A new poll from the Pew Research Center has revealed that many Latinos with a darker complexion feel they face discrimination from other Latinos almost as much as they do from non-Latinos. The data comes from a survey that was first conducted in March 2021, from what CNN describes as “a randomly selected sample of 3,375 Hispanic adults drawn from panels originally recruited using probability-based methods.”

Some more findings from the survey reveal:

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41% of Latinos with darker skin report discrimination from other Latinos while 42% report discrimination from non-Latinos. In the context of Latinos with lighter skin, those numbers drop to 25% and 29%, respectively.

Roughly 33% of Latinos who were born outside of the United States say they’ve faced discrimination from other Latinos, while 40% say discrimination in the U.S. is similar to the place they were born.

Meanwhile, 23% of Latinos say they’ve been “criticized for speaking Spanish in public” while 20% say they’ve heard hurtful remarks directed at them. Almost all of the survey’s participants responded that they’ve heard their own family members and Latino friends make racially insensitive remarks or jokes.

According to the same CNN article:

“Ana Gonzalez-Barrera, a senior researcher at the Pew Research Center, said the report highlights an aspect of the discrimination that Latinos in America face that has not been widely studied in the past. ‘The experiences of Latinos being discriminated against from within the group is not talked about as much,’ Gonzalez-Barrera said. ‘There’s not a lot of research, at least not something that you can point to.'”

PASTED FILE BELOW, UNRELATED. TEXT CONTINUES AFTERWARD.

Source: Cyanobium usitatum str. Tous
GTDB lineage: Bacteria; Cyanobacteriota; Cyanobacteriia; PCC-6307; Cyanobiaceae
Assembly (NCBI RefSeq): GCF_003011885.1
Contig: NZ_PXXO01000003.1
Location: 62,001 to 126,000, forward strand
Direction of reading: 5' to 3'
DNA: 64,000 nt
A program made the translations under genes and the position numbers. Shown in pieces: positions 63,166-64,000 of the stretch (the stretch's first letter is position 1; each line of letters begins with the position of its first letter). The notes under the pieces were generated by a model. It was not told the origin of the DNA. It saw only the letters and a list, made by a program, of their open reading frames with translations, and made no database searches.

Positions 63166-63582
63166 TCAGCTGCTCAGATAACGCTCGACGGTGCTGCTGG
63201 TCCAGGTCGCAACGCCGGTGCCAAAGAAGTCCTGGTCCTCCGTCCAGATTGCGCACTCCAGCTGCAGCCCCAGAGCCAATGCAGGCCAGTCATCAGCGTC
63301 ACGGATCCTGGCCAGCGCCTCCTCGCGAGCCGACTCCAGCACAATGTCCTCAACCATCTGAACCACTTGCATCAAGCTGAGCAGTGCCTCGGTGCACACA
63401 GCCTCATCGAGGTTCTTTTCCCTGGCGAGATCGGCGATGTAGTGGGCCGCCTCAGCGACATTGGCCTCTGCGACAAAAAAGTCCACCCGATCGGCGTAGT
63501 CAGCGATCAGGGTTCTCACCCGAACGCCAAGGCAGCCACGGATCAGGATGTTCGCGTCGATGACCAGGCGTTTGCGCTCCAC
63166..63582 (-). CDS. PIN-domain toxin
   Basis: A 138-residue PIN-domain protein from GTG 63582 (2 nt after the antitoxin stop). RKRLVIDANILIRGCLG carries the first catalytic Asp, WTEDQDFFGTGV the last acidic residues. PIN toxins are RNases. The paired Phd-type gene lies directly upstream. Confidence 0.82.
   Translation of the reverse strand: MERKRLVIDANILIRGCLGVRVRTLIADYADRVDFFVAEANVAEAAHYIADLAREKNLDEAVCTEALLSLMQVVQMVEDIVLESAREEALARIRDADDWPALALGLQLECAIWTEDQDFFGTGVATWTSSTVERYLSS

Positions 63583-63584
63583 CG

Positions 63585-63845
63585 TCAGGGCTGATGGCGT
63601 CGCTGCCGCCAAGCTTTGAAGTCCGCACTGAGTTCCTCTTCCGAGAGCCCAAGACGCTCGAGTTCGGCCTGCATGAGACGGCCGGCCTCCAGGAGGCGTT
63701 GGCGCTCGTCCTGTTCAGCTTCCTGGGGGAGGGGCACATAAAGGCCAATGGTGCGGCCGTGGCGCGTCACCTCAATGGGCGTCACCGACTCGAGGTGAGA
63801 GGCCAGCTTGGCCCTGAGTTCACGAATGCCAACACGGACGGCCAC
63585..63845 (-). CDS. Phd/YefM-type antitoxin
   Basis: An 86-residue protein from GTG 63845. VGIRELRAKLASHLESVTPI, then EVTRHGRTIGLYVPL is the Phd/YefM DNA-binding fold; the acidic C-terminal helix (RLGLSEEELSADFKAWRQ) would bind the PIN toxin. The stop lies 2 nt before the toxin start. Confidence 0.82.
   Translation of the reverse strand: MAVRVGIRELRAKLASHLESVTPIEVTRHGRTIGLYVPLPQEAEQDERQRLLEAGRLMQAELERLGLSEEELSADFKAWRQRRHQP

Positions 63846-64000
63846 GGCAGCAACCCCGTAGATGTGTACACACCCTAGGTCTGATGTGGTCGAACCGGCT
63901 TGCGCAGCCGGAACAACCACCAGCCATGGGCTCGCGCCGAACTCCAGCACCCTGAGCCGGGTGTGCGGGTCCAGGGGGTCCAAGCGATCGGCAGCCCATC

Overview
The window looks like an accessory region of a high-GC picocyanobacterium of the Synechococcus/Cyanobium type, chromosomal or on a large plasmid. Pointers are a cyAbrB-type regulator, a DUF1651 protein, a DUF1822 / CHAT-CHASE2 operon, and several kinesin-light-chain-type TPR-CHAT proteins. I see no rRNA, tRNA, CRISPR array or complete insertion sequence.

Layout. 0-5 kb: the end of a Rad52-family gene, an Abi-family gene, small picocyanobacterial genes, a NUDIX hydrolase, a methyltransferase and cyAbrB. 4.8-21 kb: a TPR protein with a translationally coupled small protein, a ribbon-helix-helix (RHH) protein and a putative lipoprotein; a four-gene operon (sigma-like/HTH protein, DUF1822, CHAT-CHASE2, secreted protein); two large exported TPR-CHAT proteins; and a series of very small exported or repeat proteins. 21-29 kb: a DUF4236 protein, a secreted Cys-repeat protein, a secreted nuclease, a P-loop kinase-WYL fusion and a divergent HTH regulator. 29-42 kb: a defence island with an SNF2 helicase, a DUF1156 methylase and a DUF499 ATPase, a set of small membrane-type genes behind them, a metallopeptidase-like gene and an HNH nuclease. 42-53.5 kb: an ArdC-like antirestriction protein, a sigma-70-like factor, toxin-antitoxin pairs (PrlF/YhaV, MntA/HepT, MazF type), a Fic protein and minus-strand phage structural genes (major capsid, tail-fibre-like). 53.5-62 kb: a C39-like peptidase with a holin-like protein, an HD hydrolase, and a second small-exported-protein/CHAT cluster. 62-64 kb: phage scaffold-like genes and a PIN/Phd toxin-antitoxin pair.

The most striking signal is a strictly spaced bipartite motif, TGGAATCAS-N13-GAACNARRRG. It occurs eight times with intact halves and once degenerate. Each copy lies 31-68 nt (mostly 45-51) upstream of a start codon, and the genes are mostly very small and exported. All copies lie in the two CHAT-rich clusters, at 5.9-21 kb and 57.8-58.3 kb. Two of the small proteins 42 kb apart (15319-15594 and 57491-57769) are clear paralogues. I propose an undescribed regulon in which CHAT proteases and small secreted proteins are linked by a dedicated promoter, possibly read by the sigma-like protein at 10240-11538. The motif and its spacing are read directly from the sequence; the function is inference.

The poll’s results support the idea of colorism as a major reason behind this discrimination. Maria Peña, the Library of Congress Hispanic media spokesperson, had this to say: “In the popular culture there’s still that belief — whether it’s subconscious or not — that if you marry someone lighter than you, you have a better chance for upward mobility.”

The accusations of colorism have only increased in the wake of the Black Lives Matter movement, where many Latinos with darker skin say that the biases of their lighter skin counterparts have only become more pronounced. “We have remained silent when our tias have encouraged us to partner with people who have lighter skin than we do so we can mejorar la raza (improve the race). We have hated ourselves for our skin color, hair texture, our curves and our accents,” reads a letter first published in The Miami Herald authored by leaders from a handful of anti-racist organizations.

Colorism remains a major issue not only in the Latino community but in the world at large, and this new study shows us that the problem remains.